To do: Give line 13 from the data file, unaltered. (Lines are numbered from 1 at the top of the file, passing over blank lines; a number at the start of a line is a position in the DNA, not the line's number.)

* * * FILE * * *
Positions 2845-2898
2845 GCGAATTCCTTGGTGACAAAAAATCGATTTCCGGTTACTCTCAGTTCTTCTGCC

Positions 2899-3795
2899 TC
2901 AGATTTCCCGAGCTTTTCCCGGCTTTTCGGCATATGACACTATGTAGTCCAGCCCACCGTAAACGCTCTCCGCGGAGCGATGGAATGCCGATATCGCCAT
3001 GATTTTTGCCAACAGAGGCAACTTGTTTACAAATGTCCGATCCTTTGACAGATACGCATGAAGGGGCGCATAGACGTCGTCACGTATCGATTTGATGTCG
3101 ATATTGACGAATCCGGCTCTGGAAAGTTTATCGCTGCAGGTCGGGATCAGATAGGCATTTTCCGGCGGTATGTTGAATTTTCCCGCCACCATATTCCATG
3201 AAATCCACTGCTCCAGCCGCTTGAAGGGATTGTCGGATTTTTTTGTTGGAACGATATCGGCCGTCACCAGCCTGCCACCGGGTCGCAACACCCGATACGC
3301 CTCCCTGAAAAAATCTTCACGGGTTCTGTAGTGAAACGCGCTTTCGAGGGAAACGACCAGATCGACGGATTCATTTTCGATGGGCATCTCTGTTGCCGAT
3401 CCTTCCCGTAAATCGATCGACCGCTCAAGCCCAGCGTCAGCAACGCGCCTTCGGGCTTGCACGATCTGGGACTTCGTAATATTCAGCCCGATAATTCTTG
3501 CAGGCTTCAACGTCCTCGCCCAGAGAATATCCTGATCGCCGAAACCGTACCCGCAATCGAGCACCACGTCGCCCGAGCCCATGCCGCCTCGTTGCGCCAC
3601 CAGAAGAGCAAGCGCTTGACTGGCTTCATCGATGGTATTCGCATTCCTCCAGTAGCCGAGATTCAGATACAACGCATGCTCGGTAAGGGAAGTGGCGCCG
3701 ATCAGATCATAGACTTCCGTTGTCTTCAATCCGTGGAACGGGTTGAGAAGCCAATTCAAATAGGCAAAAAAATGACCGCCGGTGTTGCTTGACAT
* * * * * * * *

3701 ATCAGATCATAGACTTCCGTTGTCTTCAATCCGTGGAACGGGTTGAGAAGCCAATTCAAATAGGCAAAAAAATGACCGCCGGTGTTGCTTGACAT